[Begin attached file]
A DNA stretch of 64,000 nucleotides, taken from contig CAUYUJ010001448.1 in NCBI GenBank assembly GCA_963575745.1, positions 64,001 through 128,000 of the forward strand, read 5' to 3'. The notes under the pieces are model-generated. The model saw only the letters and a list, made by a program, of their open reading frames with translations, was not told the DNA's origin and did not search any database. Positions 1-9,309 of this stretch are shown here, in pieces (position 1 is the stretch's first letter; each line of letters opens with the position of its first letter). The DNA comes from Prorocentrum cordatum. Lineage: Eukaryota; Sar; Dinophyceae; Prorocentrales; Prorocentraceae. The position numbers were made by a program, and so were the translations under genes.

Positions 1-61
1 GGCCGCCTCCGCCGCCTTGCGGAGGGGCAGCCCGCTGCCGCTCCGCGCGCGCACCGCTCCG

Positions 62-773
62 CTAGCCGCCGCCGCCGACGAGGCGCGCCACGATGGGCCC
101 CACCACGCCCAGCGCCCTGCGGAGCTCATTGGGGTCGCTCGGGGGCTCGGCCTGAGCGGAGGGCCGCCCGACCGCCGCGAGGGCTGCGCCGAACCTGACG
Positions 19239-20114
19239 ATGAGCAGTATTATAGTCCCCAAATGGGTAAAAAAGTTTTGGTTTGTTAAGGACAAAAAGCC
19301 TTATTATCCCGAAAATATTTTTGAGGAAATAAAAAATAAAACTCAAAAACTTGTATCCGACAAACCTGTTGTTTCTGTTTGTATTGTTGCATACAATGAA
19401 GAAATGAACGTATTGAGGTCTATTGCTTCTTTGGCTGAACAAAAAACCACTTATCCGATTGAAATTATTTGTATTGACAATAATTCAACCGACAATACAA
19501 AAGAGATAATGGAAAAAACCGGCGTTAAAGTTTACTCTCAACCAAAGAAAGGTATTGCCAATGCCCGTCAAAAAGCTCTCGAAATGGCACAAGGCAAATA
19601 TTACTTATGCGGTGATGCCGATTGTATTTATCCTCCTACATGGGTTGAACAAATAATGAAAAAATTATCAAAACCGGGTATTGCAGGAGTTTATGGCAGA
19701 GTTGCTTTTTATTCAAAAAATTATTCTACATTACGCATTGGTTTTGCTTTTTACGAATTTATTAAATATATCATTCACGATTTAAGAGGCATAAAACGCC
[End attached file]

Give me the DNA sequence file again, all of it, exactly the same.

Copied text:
A DNA stretch of 64,000 nucleotides, taken from contig CAUYUJ010001448.1 in NCBI GenBank assembly GCA_963575745.1, positions 64,001 through 128,000 of the forward strand, read 5' to 3'. The notes under the pieces are model-generated. The model saw only the letters and a list, made by a program, of their open reading frames with translations, was not told the DNA's origin and did not search any database. Positions 1-9,309 of this stretch are shown here, in pieces (position 1 is the stretch's first letter; each line of letters opens with the position of its first letter). The DNA comes from Prorocentrum cordatum. Lineage: Eukaryota; Sar; Dinophyceae; Prorocentrales; Prorocentraceae. The position numbers were made by a program, and so were the translations under genes.

Positions 1-61
1 GGCCGCCTCCGCCGCCTTGCGGAGGGGCAGCCCGCTGCCGCTCCGCGCGCGCACCGCTCCG

Positions 62-773
62 CTAGCCGCCGCCGCCGACGAGGCGCGCCACGATGGGCCC
101 CACCACGCCCAGCGCCCTGCGGAGCTCATTGGGGTCGCTCGGGGGCTCGGCCTGAGCGGAGGGCCGCCCGACCGCCGCGAGGGCTGCGCCGAACCTGACG
Positions 19239-20114
19239 ATGAGCAGTATTATAGTCCCCAAATGGGTAAAAAAGTTTTGGTTTGTTAAGGACAAAAAGCC
19301 TTATTATCCCGAAAATATTTTTGAGGAAATAAAAAATAAAACTCAAAAACTTGTATCCGACAAACCTGTTGTTTCTGTTTGTATTGTTGCATACAATGAA
19401 GAAATGAACGTATTGAGGTCTATTGCTTCTTTGGCTGAACAAAAAACCACTTATCCGATTGAAATTATTTGTATTGACAATAATTCAACCGACAATACAA
19501 AAGAGATAATGGAAAAAACCGGCGTTAAAGTTTACTCTCAACCAAAGAAAGGTATTGCCAATGCCCGTCAAAAAGCTCTCGAAATGGCACAAGGCAAATA
19601 TTACTTATGCGGTGATGCCGATTGTATTTATCCTCCTACATGGGTTGAACAAATAATGAAAAAATTATCAAAACCGGGTATTGCAGGAGTTTATGGCAGA
19701 GTTGCTTTTTATTCAAAAAATTATTCTACATTACGCATTGGTTTTGCTTTTTACGAATTTATTAAATATATCATTCACGATTTAAGAGGCATAAAACGCC